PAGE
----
- Traditional or wireless systems:
- Magneto phones
- Paging phones.
- Phones that can be operated by voice
- Trolley carrier phone system.
- Hoist rope system.
- Wireless Underground Communication Systems
- RF Transceivers The RF transceivers, especially for direct gallery communication, are the most popular and widely used equipment in underground mines. Different frequencies, ranging from LF (low frequency) to VHF and UHF (very high frequency), are used in different situations depending on the structure of the mine or the type of extracted mineral.
- Low Frequency (LF) Transceivers
- The attenuation rate of LF signals through coal is comparatively lower than those with higher frequencies. This can be used to establish communication between trapped miners and rescue teams, as well as determine the exact location of the miner in order to rescue him. The LF frequency range is typically around 30 KHz. Large blocks of coal can transmit the modulated low/medium frequency tone signal over RF signal 457kHz.
- VHF (Very High Frequency) Transceivers
- VHF (very high frequency) and FM (frequency modulated) transceivers can be used in mines. However, the power output of radio frequencies (RF) signals must be kept low to comply with underground mining safety standards.
- UHF (Ultra High Frequency) Transceivers
- Attenuation in the UHF band is low in straight areas of mines, but is much higher in corners and when large machinery is in the propagation path. The propagation of UHF signals is impeded by corners and bends in underground mine galleries. Because of the intrinsic safety limit in mines, higher wattage transceivers cannot solve this problem. The active antennas are placed near the turns to amplify the signal.
- Waveguides (passage) are created by coal mines. These frequencies range from 200 to 4000 MHz. This allows waves to travel through the tunnel without loss or attenuation. This loss can be as low as 450 to 1000 MHz depending on the tunnel dimension and the distance desired.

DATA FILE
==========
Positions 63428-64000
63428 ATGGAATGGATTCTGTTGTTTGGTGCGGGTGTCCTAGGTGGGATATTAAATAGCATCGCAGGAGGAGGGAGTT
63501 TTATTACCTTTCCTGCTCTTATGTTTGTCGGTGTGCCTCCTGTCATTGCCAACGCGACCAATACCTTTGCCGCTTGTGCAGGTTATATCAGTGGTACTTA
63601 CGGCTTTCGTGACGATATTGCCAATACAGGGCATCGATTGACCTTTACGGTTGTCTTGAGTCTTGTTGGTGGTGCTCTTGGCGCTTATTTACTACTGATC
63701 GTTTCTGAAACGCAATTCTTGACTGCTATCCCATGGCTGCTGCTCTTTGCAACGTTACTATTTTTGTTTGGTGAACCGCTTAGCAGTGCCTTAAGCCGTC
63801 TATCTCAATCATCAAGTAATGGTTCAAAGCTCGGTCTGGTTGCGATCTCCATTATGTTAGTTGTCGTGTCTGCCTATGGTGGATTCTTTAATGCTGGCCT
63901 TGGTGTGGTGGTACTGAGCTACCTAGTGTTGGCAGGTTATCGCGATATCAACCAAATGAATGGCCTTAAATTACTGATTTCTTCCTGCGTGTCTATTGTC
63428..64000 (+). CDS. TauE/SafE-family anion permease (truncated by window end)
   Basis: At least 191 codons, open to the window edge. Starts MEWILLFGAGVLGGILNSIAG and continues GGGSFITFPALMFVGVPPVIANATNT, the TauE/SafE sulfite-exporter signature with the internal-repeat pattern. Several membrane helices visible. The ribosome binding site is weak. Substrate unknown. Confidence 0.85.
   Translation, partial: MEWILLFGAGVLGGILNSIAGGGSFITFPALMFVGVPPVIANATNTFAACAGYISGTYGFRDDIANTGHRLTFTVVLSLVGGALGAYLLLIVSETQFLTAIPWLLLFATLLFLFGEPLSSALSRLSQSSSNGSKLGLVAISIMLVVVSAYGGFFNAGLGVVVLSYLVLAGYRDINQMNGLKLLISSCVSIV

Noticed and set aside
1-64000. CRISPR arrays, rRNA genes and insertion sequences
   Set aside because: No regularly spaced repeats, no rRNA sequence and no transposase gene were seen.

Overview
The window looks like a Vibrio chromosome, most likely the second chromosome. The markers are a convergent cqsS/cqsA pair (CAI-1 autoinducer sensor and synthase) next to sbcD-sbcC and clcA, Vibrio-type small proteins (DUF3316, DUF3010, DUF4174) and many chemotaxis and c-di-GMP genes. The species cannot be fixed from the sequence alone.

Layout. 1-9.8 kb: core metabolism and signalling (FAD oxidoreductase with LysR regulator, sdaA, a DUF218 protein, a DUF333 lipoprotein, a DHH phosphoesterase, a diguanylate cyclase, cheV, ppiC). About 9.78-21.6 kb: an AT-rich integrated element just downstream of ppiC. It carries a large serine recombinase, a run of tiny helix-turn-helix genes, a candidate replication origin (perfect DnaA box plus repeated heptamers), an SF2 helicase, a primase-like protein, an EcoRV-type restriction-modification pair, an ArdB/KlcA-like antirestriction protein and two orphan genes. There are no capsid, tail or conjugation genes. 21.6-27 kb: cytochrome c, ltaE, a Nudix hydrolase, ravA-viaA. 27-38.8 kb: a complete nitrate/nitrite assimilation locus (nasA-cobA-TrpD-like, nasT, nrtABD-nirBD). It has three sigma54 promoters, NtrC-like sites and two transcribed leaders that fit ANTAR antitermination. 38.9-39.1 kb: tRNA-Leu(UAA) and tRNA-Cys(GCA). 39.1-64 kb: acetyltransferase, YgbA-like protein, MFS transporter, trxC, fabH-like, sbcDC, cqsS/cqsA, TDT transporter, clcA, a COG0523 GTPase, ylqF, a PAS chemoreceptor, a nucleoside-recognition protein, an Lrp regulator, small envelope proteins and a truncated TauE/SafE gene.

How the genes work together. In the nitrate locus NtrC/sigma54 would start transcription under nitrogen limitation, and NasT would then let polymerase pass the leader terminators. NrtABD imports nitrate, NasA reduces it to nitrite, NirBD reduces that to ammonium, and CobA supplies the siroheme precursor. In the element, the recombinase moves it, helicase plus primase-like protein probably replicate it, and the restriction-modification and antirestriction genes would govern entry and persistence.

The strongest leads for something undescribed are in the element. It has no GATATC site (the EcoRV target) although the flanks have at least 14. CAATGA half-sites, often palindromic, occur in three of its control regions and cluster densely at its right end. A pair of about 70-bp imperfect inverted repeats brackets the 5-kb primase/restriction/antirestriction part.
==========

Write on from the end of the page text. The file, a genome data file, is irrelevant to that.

- Leaky Feeder Radio System
- Leaky Feeder is a system that uses the cable’s leakage field to provide two-way voice, data and/or video communication. A Leaky feeder cable can also be called a radiating wire because it is intended to radiate, something that coaxial cables are not supposed to do. Leaky Feeder cables are intended to transmit radio signals out and allow signals in from distant radio transceivers. They can be located between 50 and 200 meters away from the Leaky Feeder Cable. Line Amplifiers or boosters are installed along the Leaky feeder cables, approximately every 350m. This is to sustain signal levels over long distances. One Leaky Feeder Cable is a mine-wide antenna that acts as a communication highway. It eliminates the need for multiple hardwired cables or signal wires to be installed and maintained.
This post was written by Justin Tidd, Director at Becker Mining Communications! For over 15 years, Becker Communications has been the industry’s leader in increasingly more sophisticated electrical mining communication systems. As they expanded into surface mining, railroads, and tunneling they added wireless communication systems, handheld radios, tagging and tracking systems, as well as gas monitoring.